Work on Mosholu Grand in Norwood to Start in March 2018

Work on Mosholu Grand in Norwood to Start in March 2018
THE STAGG GROUP considers this property at 150 Van Cortlandt Ave. E. their signature project.
Photo by Wendy Joan Biddlecombe

Mosholu Grand, the planned site of a 152-unit apartment building at a former auto repair shop and gas station location, is environmentally cleared for development following a monthslong debate over the property’s safety.

Throughout the planning and demolition process, the community board and neighborhood residents were worried that the site at 150 Van Cortlandt Ave. E. might be environmentally unfit for living.

But according to an environmental assessment statement signed off on Dec. 6 by Aaron Werner, the director of environmental planning at the New York City Department of Housing Preservation and Development (HPD), construction at the site “would not result in any significant adverse impacts on the environment.” This ruling, called a “negative declaration,” considers not only possible hazardous materials but also the impact the new residents will have on local schools and infrastructure, water and sewer systems, lighting conditions, and other factors.

“I feel we’re in good hands, [the report is] comforting to me,” said Helene Hartman-Kutnowsky, Community Board 7’s Environmental and Sanitation Committee chair who has been leading the charge to make sure the site is environmentally safe for future residents. “My contacts in the businesses assure me that HPD and DEP [the New York City Department of Environmental Protection] are being very thorough, and the documents do look good.”

Earlier this year, a site investigation by the Brooklyn company Hydro Tech Environmental Corp., hired and working on behalf of the developer, the Stagg Group, found that “vapors associated with gasoline constituents and chlorinated solvents were detected in the soil vapor beneath the western and eastern property boundaries” and that “metals were detected throughout the shallow and deep soils of the site at concentrations exceeding regulatory standards.”

Though a remedial action plan is in place to remove soil and other excavated materials from the construction site, residents needn’t be alarmed, according to the city.

Juliet Pierre-Antoine, HPD press secretary, wrote in an email that the site “wasn’t contaminated enough to be considered a brownfield. It just needed simple remediation.”

“This is not a special case, it is a common practice,” Pierre-Antoine said of the City Environmental Quality Review process.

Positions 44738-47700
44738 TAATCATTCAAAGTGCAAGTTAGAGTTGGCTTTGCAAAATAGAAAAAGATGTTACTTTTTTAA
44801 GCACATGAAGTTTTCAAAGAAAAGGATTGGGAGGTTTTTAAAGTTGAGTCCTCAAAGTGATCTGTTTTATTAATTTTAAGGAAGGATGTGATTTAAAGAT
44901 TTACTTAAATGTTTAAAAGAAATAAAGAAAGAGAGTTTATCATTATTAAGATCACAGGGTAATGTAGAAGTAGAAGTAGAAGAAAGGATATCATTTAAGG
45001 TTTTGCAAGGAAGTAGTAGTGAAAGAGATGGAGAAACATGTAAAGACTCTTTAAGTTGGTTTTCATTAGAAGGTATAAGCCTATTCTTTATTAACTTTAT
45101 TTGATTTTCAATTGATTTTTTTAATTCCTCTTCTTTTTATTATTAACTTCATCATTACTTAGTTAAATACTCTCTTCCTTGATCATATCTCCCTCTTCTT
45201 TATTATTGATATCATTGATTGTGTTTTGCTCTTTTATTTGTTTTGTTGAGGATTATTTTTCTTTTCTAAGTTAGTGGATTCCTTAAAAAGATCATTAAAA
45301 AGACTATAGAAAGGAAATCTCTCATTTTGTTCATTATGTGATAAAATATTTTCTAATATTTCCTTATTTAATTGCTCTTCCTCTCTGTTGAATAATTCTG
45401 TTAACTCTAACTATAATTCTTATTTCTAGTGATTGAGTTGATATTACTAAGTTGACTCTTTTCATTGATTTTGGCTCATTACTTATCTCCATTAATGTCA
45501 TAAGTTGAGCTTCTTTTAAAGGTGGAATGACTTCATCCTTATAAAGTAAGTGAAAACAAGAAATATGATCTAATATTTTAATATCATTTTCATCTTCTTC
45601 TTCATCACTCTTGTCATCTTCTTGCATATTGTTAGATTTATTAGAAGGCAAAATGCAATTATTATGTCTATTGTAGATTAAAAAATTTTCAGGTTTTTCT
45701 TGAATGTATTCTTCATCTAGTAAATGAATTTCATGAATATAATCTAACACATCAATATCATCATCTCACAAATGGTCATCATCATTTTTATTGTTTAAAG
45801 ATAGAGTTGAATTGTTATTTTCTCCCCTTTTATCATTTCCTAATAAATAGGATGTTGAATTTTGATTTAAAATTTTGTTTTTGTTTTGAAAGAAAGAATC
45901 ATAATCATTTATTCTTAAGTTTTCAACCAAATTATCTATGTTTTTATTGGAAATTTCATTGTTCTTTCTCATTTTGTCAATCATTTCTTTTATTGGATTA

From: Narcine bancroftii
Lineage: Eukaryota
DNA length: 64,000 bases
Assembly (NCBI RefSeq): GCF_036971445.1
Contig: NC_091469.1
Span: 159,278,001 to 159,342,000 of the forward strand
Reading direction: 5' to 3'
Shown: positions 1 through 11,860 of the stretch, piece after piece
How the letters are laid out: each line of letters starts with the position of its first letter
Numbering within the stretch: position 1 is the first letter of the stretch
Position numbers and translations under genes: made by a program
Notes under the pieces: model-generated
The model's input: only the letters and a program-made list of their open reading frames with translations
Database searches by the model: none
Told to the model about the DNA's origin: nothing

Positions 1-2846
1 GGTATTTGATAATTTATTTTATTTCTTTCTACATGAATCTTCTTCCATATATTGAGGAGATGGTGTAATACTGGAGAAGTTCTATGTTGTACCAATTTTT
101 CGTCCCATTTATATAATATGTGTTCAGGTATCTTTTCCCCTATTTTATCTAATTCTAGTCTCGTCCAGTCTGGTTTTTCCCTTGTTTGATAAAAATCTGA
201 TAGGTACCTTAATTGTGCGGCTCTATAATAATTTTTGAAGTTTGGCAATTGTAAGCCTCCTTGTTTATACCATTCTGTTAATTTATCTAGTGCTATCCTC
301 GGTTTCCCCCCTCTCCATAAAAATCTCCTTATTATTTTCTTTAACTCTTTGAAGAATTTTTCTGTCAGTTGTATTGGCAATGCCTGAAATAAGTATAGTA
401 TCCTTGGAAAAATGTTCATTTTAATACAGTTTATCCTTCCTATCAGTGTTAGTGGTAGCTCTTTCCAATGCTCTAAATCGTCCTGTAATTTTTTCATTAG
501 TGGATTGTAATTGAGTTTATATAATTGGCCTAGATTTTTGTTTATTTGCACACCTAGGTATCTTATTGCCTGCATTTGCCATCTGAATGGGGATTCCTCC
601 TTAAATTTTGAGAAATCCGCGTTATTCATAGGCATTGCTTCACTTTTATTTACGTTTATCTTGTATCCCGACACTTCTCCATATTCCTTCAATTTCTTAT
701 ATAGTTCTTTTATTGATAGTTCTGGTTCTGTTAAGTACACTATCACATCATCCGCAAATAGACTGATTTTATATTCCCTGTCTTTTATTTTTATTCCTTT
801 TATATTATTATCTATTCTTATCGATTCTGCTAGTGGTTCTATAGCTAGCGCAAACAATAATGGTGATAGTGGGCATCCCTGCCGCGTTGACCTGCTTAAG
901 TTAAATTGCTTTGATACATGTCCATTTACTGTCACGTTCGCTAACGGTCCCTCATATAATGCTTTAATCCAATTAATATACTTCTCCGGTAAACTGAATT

Hartman-Kutnowsky said the community is still very “sensitive” to environmental concerns after the former Bronx New School, which rests a block from the Van Cortlandt Avenue East site, was closed in 2011 after  toxic chemicals were found in the air. A report released in 2013 found that students and employees at the school were exposed with high levels of trichloroethylene and were put at a minimal risk of developing cancer and other health issues from exposure to the carcinogen.

“Bronx New School was literally above levels that were safe to be around. I can’t tell you what we went through as parents,” said Hartman-Kutnowsky, whose child attended the school.

In a phone interview, Stagg Group president Mark Stagg said Mosholu Grand construction is expected to begin in March 2018. Though the environmental assessment statement lists construction time at an estimated 30 months, Stagg was adamant it would not take more than 18 months to completion once construction kicks off. He said that funding is in place and he looks forward to bringing more affordable housing to the Bronx. He also said he was unaware that graffiti is present on the construction walls, and said that his company will address the problem immediately. Several days after the interview, the graffiti was covered up.

Mosholu Grand is a proposed mixed-use building being funded for HPD’s Multifamily New Construction Mix & Match program, which funds new construction of mixed-income apartment buildings. According to the plans, the complex is supposed to have 4,000 square feet of community space and roughly 2,590 square feet of off‐street parking.

According to the environmental assessment statement, of the 151 apartments (plus one apartment for a superintendent), 76 units would go to households that earn up to 60 percent of the Area Median Income. New York City’s 2017 AMI is $85,900 for a three-member household. The rest of the units would be available to households that earn up to 90 percent of the AMI. About 10 percent of the apartments would be earmarked for “formerly homeless households,” according to the report.

The Stagg Group purchased the property for $7.1 million back in 2015.

Editor’s Note: The full report is available at by searching with CEQR No. 17HPD109X.


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One thought on “Work on Mosholu Grand in Norwood to Start in March 2018

  1. Joyce Hogi

    I don’t trust this assessment. It would appear the school’s report was eerily similar.
    How can the community board be satisfied with this? It sounds like a Brownfield cleanup site! Nothing less than total remediation should be accepted. Doesn’t The Bronx and indeed the city have enough health issues from contamination?

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